The Hague School of Dutch Painting: A Brief Introduction
The Hague School produced some of the most beautiful Dutch paintings of the nineteenth century. As the name suggests, this group of painters worked in the Hague area of the Netherlands. Their artworks are painted in muted and subdued colors, creating subtle impressions and wonderfully atmospheric scenes. Its members include Jozef Israels, Anton Mauve, Jacob Maris, and Johannes Bosboom; these artists transformed Dutch oil painting.
This brief introduction explores the Hague School artists and their most famous oil paintings.
When was the Hague School founded?
The School came together around 1860. A group of young artists, including Jacob Maris, Gerard Bilders, and Anton Mauve, started painting the forests around Oosterbeek, a village in the eastern part of the Netherlands. Inspired by the French Barbizon School painters who also painted woodland countryside near Fontainebleau, these Dutch artists looked to emulate their success.
Taking inspiration from the paintings by Jean-Francois Millet and the Landscape oil paintings of Jean Baptiste Camille Corot, the Dutch group rejected traditional academic teaching. Instead, they focus on soft colors, diffused light, and free, expressive brushwork. Like the Barbizon painters, Landscape oil paintings are completed "en plein air," i.e., outside in a natural environment. Dutch artists of this period aspired to represent nature precisely as they saw it instead of idealized mythological versions. Their oil paintings capture light, weather, and the shifting moods of the natural world.
In 1860 Jacob Maris, along with his brothers Willem and Matthis, relocated to the Hague. Other Dutch artists Anton Mauve, Jozef Israels, Gerard Bilders, and Johannes Bosboom joined them.
What is the Hague School style of oil painting?
The Hague School style emerged during the 1860s and continued for the rest of the 19th century. Like French Realism and the Barbizon School, it featured muted, gentle colors and misty atmospheres. In 1875, one reviewer criticized the style, labeling it the “Grey School.” They noted the painting by these artists’ focus on “bad weather” and “overall gray mood.”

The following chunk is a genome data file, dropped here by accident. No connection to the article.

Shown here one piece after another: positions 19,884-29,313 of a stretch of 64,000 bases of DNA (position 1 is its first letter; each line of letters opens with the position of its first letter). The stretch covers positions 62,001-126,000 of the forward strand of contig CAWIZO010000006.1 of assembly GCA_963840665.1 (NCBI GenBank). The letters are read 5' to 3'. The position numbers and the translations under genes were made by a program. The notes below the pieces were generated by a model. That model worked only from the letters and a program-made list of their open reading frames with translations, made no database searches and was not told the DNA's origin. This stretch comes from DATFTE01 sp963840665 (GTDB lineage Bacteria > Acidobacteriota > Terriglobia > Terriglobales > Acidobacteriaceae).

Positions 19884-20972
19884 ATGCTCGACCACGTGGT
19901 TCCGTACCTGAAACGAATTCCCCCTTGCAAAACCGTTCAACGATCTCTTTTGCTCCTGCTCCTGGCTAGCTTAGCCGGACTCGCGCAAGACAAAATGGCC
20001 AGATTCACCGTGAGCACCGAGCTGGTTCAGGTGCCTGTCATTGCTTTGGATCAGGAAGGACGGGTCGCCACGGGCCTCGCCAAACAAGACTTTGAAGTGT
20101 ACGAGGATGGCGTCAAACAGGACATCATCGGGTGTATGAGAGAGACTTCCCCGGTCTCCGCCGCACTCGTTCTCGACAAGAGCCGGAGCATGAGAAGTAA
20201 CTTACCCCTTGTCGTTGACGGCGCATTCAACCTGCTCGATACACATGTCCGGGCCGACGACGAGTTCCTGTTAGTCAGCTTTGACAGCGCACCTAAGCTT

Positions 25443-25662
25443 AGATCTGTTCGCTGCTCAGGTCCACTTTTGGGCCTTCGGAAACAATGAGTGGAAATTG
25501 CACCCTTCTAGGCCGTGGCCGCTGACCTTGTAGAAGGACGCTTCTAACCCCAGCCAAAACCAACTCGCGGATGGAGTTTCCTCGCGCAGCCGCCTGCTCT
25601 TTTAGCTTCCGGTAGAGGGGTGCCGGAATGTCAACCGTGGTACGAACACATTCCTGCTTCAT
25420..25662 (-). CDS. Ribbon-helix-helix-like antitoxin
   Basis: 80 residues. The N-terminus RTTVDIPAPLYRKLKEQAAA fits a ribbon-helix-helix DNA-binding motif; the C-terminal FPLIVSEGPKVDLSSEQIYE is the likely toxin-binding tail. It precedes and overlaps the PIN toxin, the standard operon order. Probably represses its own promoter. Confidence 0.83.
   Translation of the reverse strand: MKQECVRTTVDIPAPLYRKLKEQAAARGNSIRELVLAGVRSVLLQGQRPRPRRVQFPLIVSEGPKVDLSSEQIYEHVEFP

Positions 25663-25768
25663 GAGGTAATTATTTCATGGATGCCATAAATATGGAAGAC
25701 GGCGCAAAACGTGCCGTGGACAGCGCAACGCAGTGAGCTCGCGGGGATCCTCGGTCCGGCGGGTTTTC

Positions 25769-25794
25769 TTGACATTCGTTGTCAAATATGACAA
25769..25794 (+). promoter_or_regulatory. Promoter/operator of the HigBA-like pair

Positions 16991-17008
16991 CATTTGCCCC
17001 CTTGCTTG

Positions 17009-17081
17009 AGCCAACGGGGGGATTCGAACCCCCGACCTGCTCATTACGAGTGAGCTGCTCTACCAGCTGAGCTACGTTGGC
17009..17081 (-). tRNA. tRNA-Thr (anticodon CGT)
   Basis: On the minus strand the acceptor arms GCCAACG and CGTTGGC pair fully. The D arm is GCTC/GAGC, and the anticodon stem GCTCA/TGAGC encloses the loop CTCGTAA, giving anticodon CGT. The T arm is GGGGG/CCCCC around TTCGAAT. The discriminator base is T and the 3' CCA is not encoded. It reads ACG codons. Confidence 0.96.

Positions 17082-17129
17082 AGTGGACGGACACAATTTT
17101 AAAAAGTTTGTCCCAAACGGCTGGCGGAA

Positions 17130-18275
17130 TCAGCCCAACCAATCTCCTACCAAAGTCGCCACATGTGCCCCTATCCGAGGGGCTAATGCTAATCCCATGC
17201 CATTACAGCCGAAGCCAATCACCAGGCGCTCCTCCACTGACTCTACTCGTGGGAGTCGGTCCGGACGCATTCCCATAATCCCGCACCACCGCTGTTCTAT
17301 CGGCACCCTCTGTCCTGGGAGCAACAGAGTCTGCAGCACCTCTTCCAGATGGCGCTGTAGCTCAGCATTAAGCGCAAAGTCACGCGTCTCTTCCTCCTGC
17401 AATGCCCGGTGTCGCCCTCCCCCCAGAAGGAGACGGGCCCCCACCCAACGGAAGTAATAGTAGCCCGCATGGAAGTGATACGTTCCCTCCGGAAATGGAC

Despite this criticism, Hague painters treated this description as positive. Indeed, the artist Gerard Bilders expressed his love of “warm, fragrant gray.” Other painters like Jacob Maris created entire seascape scenes in soft, gray tones. The best example is Bluff Bowed Fishing Boat on The Beach at Scheveningen 1885, focusing on Landscapes and Seascapes oil paintings. Artworks often feature low-lying marshy land covered in broad swathes of water.
Like their French counterparts, they also painted rural workers, as depicted in a painting by Jozef Israels Mending the Nets.
Did Impressionism inspire the Hague School?
As the 1870s and 1880s progressed, these artists increasingly took inspiration from French Impressionism. This style abandoned the muted colors and severe atmosphere of the Barbizon School. Instead, paintings are lighter and brighter, depicting large expanses of skies and sea.
Hague School painters also started showing middle-class subjects enjoying leisure time on the beaches and the coastal resorts. Anton Mauve's oil painting Morning Ride on the Beach 1878 and Mother and Children by The Shore by Jozef Israels show this shift in subject matter and color palette.